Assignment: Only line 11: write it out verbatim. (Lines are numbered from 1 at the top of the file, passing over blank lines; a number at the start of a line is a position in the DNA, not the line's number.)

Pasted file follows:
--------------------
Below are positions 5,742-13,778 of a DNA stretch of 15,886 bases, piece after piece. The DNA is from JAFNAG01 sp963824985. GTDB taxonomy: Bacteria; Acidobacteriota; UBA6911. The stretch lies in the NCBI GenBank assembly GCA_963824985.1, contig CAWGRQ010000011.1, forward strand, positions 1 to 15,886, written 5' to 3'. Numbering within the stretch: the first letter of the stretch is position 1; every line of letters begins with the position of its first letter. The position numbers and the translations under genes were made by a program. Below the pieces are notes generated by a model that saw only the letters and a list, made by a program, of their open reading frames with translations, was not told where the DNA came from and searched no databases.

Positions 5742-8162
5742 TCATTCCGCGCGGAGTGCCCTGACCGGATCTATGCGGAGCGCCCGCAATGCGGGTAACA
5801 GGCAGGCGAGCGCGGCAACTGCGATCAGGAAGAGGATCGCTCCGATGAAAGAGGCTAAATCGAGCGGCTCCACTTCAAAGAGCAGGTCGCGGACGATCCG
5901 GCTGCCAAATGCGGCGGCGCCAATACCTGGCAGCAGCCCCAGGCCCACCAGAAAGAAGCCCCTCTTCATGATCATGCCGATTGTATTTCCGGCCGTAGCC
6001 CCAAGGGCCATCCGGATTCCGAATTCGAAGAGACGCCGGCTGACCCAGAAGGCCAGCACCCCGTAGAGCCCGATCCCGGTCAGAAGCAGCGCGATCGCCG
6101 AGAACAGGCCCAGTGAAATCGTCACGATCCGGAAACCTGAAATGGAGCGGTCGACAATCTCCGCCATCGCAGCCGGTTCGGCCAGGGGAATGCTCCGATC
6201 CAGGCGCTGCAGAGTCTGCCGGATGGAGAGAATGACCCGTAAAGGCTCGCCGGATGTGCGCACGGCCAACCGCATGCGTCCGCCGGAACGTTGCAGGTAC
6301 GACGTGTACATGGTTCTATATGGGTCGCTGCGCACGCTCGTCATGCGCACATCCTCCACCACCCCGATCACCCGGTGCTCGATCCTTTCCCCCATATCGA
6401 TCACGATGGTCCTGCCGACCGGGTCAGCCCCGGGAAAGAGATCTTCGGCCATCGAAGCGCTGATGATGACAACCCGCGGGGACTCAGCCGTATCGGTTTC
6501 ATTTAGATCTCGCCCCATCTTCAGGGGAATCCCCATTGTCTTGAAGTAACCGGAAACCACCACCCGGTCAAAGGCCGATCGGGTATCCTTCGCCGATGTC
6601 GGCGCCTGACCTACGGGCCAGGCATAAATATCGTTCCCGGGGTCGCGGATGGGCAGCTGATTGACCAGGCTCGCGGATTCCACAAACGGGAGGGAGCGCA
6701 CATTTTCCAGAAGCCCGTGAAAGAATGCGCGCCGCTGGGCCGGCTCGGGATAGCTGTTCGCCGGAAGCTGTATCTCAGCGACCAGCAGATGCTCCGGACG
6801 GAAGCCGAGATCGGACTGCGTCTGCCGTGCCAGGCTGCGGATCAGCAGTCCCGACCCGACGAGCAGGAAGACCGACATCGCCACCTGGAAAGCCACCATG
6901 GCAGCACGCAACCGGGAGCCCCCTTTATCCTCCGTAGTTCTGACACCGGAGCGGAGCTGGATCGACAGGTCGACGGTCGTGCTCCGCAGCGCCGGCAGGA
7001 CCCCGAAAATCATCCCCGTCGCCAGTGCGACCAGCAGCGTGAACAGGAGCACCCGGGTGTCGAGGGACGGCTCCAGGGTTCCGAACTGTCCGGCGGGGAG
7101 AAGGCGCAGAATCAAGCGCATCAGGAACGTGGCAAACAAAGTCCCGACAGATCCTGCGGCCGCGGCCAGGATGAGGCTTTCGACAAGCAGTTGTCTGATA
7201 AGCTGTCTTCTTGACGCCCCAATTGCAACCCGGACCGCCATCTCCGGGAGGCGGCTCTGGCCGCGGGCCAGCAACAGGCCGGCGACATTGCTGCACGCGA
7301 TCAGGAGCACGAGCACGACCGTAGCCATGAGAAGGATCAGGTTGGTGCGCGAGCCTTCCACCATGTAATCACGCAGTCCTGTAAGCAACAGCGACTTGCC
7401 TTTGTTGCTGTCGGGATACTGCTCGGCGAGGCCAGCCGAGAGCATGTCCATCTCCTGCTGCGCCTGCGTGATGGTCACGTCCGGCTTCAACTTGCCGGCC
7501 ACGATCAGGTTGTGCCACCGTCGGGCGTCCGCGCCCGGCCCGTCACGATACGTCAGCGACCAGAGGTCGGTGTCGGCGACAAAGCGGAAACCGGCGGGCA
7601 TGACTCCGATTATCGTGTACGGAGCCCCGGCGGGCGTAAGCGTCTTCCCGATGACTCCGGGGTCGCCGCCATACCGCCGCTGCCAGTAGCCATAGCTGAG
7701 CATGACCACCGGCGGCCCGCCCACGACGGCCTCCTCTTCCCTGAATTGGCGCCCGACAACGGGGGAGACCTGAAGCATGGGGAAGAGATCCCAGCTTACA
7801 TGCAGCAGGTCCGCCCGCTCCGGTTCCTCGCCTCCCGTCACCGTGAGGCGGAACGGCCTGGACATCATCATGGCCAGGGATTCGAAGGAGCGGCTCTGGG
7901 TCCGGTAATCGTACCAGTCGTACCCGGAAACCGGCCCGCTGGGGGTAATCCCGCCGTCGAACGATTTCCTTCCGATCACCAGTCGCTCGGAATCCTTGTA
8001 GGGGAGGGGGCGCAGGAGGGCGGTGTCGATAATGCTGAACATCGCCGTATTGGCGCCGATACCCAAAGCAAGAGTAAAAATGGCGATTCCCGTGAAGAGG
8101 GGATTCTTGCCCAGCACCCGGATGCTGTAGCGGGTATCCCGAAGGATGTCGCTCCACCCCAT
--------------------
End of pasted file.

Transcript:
6501 ATTTAGATCTCGCCCCATCTTCAGGGGAATCCCCATTGTCTTGAAGTAACCGGAAACCACCACCCGGTCAAAGGCCGATCGGGTATCCTTCGCCGATGTC